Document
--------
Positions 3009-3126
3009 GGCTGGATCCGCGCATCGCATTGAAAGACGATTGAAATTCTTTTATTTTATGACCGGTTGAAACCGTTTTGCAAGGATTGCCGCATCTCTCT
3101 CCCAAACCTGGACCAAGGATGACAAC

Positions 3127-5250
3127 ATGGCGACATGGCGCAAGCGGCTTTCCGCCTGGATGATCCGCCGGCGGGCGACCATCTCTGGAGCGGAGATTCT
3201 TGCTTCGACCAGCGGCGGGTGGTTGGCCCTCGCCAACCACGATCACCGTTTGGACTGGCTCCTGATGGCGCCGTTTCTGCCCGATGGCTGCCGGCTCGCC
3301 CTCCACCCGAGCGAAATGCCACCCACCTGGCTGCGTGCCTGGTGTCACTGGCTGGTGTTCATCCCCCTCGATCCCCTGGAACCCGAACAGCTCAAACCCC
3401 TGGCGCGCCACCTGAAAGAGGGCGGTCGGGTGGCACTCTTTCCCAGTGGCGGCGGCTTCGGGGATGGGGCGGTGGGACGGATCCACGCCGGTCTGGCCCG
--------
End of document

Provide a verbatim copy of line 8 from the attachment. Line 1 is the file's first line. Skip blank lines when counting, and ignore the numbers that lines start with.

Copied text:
3401 TGGCGCGCCACCTGAAAGAGGGCGGTCGGGTGGCACTCTTTCCCAGTGGCGGCGGCTTCGGGGATGGGGCGGTGGGACGGATCCACGCCGGTCTGGCCCG